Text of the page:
The term “superfood” is increasingly controversial, with certain ingredients taking on near-mythological qualities as their purported list of health benefits continues to grow.
While it is certainly worth approaching the idea with a degree of common sense and caution, there are undoubtedly some foods – super or otherwise – that really do us good.
What is turmeric?
The vibrant yellow-orange spice is related to the ginger family and derived from turmeric root, which is found at the stem of the curcuma longa plant.
Turmeric has a vaguely peppery, slightly astringent, ultimately warming taste. It is commonly used in Indian and South Asian cooking to add colour and flavour. While in the past it has been dismissed as the poor man’s alternative to saffron, its increased popularity as a healthy ingredient means turmeric can now confidently claim a prominent role in any discerning spice rack.
That is not to say that its health-giving properties are newly discovered. In many eastern cultures, turmeric has long been revered for its medicinal properties, and it plays an important role in Ayurvedic medicine.
Yet it is only relatively recently that these health benefits have made their way into the mainstream, helped along by foodies and Instargrammers on the lookout for the next hot trend.
So does this unassuming spice live up to the hype? In short, yes. The benefits are primarily due to curcumin, the active compound in turmeric that is not only responsible for its bright hue, but also a powerful antioxidant with anti-inflammatory and antibacterial qualities.
In the most basic of terms, this means that consuming turmeric can help with a number of ailments, including indigestion, and reduce swelling and ease inflammatory diseases such as rheumatoid arthritis.
There is also research to suggest that turmeric can help to fight Alzheimer’s and Parkinson’s, and guard against heart disease.
How to use it
Many of us probably already have a half-empty jar of turmeric lurking in our kitchen cupboards. We might also be familiar with adding it to our spice mixes destined for curries, stirring it into tagines and using it to flavour rice dishes.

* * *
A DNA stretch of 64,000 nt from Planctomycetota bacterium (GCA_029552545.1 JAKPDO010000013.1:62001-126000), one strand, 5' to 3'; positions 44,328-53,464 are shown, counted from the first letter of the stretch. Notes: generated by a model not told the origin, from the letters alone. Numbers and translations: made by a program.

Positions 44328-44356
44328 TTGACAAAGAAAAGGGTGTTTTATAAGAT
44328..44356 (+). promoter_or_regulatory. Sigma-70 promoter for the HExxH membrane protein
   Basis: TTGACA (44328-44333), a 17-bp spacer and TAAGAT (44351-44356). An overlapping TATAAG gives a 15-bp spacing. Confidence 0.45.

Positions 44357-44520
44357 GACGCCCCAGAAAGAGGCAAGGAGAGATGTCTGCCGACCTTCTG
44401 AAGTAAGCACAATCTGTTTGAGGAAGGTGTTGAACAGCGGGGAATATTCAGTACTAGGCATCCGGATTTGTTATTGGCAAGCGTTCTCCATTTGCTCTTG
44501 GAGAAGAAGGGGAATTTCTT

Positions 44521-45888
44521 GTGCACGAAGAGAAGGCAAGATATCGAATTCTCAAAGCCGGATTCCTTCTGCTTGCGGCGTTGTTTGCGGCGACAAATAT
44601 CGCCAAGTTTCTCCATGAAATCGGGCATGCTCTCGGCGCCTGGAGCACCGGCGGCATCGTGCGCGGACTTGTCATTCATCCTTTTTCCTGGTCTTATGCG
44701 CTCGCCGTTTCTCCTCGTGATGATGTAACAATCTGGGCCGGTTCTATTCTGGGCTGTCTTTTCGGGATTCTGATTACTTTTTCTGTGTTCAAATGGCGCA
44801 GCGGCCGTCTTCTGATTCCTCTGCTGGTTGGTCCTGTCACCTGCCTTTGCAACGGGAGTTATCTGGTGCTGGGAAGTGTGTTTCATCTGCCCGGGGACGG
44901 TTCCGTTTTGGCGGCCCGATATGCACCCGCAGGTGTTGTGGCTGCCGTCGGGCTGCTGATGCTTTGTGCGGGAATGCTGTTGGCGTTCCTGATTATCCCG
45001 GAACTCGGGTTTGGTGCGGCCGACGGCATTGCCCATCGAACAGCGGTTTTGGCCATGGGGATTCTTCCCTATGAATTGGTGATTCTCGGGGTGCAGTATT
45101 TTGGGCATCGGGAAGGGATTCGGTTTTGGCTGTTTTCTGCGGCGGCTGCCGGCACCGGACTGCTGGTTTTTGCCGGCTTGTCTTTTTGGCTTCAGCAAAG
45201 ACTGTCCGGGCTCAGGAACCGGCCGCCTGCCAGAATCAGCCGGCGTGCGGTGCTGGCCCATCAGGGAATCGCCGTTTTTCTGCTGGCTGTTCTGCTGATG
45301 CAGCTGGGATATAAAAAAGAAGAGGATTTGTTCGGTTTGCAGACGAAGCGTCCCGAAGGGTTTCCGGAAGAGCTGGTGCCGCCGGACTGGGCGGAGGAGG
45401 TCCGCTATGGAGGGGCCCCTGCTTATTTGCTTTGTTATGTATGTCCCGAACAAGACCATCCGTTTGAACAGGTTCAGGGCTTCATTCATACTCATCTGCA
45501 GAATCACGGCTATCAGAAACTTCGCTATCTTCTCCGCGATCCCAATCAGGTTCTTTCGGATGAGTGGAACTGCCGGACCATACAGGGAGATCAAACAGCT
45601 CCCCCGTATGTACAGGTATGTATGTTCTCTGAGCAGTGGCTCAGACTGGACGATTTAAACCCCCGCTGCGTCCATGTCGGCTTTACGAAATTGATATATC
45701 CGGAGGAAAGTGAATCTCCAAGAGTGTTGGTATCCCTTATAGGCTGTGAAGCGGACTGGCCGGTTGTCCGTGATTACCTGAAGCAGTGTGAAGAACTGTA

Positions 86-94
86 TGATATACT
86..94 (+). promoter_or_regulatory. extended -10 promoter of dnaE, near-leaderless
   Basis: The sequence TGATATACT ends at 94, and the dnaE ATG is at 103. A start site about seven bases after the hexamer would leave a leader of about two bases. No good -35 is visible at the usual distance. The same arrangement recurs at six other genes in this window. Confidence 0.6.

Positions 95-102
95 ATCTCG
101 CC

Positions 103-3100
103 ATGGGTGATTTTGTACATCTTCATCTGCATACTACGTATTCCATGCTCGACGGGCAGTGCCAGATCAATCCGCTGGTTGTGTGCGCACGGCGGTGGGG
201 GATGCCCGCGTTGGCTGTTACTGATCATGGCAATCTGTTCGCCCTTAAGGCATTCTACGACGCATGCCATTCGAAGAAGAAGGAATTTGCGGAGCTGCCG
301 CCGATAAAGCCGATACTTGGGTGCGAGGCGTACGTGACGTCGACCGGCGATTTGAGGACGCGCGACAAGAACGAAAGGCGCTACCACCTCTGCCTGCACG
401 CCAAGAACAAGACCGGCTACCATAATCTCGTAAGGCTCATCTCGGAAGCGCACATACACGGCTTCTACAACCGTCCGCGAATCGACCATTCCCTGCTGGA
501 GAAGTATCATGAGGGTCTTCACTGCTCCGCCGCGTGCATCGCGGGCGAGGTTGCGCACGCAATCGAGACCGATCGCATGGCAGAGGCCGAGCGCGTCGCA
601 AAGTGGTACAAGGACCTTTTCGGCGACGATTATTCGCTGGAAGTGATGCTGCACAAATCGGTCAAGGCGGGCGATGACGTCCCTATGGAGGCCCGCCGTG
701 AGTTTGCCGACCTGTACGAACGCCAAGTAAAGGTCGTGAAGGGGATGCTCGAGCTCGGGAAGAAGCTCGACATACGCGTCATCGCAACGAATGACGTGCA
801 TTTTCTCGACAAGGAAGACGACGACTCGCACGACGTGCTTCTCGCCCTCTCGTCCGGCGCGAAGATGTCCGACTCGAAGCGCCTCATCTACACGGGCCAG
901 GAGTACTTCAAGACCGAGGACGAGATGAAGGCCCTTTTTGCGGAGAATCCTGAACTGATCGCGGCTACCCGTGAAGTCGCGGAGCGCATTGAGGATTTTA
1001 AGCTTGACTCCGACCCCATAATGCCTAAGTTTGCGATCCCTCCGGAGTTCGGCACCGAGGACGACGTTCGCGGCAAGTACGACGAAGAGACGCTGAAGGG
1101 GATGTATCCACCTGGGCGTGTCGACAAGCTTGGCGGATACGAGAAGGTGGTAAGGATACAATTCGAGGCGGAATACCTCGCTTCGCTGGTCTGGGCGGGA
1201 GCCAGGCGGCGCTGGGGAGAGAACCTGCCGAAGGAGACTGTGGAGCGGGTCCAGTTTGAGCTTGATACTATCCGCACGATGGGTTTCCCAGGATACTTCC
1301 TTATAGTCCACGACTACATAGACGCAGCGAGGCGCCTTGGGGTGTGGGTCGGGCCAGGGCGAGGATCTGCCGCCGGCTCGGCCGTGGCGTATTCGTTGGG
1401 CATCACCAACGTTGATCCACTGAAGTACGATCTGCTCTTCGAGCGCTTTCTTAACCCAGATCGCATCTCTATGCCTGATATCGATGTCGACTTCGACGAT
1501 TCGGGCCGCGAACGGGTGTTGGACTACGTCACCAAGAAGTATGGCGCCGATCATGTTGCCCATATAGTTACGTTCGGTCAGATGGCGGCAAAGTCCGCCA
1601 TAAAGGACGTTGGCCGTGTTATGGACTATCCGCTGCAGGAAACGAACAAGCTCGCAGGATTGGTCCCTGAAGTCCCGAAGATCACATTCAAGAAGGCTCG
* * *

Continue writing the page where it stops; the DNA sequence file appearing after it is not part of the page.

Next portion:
If you want to increase your turmeric-infused cooking repertoire further, there are plenty of options. To fully embrace the ingredient in all its trendy glory, forget about the idea that the “flat white” coffee is the hippest hot drink of the moment – golden milk (also known as a turmeric latte or turmeric tea) is where it is at.
To make your own, heat a cup of water or milk (you can use regular cow’s milk, or almond, soy or coconut) with half a teaspoon ground turmeric, quarter of a teaspoon of ground black pepper, a cinnamon stick and half a teaspoon of coconut oil. Bring the mixture almost to the boil, reduce the heat and simmer for 2 to 3 minutes. Strain and serve.
Other easy ways to get more turmeric in your diet include: adding it to hummus (stir a sprinkling into shop-bought or homemade varieties); dredging cubes of halloumi in the spice before frying or grilling; adding it to breadcrumbs intended for coating meat or fish; and experimenting with turmeric and coconut popcorn (pop the corn in coconut oil, then sprinkle with turmeric and plenty of black pepper while still warm).
Fresh turmeric root is difficult to find in the UAE, but if you do buy some, use it in a similar way to ginger: finely grate and add to marinades, slice into matchsticks and stir through dressings and dipping sauces or pop in the blender when you’re preparing your morning juice.
Research suggests that when turmeric and black pepper are consumed together, the body’s ability to absorb the all- important curcumin increases significantly. Of course, it doesn’t hurt that these two ingredients taste rather good together, too. Be warned, though, that turmeric does have an uncanny ability to indelibly mark just about any and every surface it comes into contact with – from hands and clothes to kitchen surfaces – so use it with care and wear gloves.
Next week on superfood focus, we look at the qualities of chia seeds